Academic journal article African Research & Documentation

Communications from the Field: Missionary Postcards from Africa

Academic journal article African Research & Documentation

Communications from the Field: Missionary Postcards from Africa

Article excerpt


Over the past five years, the Yale University Divinity School Library has been acquiring a significant collection of postcards that document missionary work in Africa and Asia. The majority of these postcards have been made available by one vendor who has scoured flea markets and used books stores through Europe. The collection of more than 4,000 postcards complements other holdings in the Yale Divinity Library's Day Missions Collection. The Day Missions Collection makes up approximately one third of the Divinity Library's 500,000 volumes, and constitutes the bulk of its manuscript and archival collection. Since its foundation in 1892, the collection's scope has enlarged from a fairly narrow focus on training missionaries to become one of the preeminent collections documenting the thought, history, and practice of world Christianity. More than 1,000 postcards from the Divinity Library's collection have been digitized as part of the Internet Mission Photography Archive ( and the American Theological Library Association Cooperative Digital Resources Initiative (http: //

The postcard phenomenon

The "Postcard Era" was a distinct historical phenomenon occurring in the years between the Spanish-American War and the First World War. Postcard collecting was widespread in Europe by the turn of the century, and the fad had caught on fully in the United States by 1905. At its height, postcard collecting was the subject of considerable satiric commentary, including the following by John Walker Harrington, published in American Magazine in March 1906:

Postal carditis and allied collecting manias are working havoc among the inhabitants of the United States. The germs of these maladies, brought to this country in the baggage of tourists and immigrants, escaped quarantine regulations, and were propagated with amazing rapidity.... There is now no hamlet so remote which has not succumbed to the ravages of the microbe postale universalle.... Unless such manifestations are checked, millions of persons of now normal lives and irreproachable habits will become victims of faddy degeneration of the brain....1

The earliest picture postcards produced in Europe were not legal for mailing purposes but this had changed by the mid-1890s. The Post Card Dealer, a trade journal in the U.S., reported that 1,161,000,000 postcards were sent through the mail in Germany in 1906. Figures for the same year in the United States and Britain were 770,500,000 and 734,500,000 respectively. An explanation for these phenomenal statistics is not hard to devise. Advances in printing technology had made high quality but relatively inexpensive postcards readily available to the public for the first time. Practical aspects of the late 19th and early 20th centuries further set the stage: interest in far off lands surged as improved transportation and communication increasingly facilitated travel to far corners of the earth; the world scene was largely free from wars. As noted in Ian McDonald's work The Boer War in Postcards:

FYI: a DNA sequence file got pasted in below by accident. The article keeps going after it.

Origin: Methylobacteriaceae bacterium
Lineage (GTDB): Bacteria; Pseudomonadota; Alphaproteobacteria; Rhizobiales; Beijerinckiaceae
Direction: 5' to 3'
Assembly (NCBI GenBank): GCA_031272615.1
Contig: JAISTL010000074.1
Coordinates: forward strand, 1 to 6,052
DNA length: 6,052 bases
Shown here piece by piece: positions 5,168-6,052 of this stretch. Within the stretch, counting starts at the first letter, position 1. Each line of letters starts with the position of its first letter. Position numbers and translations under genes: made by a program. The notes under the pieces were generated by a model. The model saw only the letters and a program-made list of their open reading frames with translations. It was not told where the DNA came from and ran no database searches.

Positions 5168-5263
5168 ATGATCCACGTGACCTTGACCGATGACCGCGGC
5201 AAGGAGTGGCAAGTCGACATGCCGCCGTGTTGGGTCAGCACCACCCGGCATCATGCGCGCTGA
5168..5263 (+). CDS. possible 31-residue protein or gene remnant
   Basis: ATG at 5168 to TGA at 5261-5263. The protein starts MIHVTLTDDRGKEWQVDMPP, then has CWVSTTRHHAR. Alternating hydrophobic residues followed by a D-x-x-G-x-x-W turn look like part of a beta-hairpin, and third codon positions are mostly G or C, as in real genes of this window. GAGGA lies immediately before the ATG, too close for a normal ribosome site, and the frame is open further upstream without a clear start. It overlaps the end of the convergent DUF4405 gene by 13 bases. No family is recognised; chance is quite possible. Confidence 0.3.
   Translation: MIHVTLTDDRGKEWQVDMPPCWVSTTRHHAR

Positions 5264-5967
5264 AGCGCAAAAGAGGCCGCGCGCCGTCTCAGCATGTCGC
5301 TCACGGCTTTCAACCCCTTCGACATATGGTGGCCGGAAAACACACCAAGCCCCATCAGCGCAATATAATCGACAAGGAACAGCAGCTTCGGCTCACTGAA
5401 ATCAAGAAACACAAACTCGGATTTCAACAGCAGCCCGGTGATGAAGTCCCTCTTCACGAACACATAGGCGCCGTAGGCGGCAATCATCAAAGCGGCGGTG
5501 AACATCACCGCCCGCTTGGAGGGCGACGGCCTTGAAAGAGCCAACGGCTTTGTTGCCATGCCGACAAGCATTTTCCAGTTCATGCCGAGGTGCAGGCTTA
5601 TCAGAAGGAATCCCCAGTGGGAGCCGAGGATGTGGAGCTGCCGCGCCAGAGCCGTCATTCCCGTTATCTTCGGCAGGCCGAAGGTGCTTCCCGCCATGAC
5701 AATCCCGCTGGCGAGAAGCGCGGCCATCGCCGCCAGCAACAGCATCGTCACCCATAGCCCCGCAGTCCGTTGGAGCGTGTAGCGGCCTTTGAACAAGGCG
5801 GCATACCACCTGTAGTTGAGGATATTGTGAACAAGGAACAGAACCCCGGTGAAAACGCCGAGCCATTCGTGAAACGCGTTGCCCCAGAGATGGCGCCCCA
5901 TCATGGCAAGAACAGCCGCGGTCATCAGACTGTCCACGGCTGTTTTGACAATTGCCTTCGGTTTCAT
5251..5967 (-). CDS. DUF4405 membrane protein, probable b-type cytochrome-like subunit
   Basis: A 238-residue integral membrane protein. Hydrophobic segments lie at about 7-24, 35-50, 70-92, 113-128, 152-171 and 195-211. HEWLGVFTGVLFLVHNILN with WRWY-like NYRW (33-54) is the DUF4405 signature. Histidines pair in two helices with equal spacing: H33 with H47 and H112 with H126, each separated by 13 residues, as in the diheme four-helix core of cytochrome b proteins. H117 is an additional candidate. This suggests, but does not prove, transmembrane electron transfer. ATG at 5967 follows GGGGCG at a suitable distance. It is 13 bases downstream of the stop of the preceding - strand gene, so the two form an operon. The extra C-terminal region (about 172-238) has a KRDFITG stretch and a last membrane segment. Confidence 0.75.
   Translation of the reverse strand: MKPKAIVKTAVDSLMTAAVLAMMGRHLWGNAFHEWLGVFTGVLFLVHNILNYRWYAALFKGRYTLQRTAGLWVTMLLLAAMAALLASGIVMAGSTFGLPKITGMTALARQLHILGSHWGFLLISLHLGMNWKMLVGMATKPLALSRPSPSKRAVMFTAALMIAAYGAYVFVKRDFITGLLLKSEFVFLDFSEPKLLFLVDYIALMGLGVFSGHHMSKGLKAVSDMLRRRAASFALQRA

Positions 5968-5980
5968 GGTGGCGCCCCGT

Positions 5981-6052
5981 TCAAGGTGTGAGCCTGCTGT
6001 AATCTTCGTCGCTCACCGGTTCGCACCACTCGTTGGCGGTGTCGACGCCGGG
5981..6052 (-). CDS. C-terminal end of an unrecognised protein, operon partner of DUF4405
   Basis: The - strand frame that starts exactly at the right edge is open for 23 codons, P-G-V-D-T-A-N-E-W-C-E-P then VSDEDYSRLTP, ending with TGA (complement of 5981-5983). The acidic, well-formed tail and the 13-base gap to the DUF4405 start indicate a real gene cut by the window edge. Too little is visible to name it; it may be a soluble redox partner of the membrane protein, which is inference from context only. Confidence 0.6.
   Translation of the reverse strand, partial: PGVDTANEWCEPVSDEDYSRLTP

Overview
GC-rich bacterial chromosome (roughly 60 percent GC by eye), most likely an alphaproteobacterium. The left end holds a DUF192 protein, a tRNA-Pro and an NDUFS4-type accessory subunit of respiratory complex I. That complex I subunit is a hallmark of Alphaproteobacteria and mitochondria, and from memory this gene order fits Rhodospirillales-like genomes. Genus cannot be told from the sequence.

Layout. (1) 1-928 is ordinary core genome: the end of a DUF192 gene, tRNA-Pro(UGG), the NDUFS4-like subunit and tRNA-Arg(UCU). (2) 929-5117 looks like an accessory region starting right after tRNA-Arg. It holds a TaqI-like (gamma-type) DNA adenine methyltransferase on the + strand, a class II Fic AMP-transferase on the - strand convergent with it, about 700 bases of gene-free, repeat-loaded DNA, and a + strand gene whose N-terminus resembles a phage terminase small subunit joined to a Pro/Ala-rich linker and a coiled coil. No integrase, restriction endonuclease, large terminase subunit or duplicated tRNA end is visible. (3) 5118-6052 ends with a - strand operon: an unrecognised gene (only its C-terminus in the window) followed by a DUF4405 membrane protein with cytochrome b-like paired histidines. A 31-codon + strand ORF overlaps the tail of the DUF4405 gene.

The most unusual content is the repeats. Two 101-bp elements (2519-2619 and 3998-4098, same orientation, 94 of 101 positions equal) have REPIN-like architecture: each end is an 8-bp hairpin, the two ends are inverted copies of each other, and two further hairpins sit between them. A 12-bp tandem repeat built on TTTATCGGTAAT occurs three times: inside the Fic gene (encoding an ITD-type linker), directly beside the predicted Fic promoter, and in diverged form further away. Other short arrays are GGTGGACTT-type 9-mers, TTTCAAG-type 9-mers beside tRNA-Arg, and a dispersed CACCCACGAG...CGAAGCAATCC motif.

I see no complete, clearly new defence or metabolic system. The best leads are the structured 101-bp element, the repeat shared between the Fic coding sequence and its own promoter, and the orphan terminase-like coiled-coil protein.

The postcards were more than just pictures. They were a leap into the world of wider communication which has been such a feature of our own century. They suddenly made people more aware of the world around them...2

Postcards that offered visual evidence of missionary work overseas were part of a larger trend that catered to the West's fascination with distant lands. In an essay in the book Delivering Views : Distant Cultures in Early Postcards, Christraud Geary notes that

In the second half of the nineteenth century physical and cultural anthropology emerged as major academic disciplines that also bolstered expansionist and colonizing efforts. Photography soon became one scientific means to document and survey all aspects of societies that had come under colonial domination..... Postcards helped to perpetuate and encode images of Africa, and they greatly appealed to the Western imagination. …

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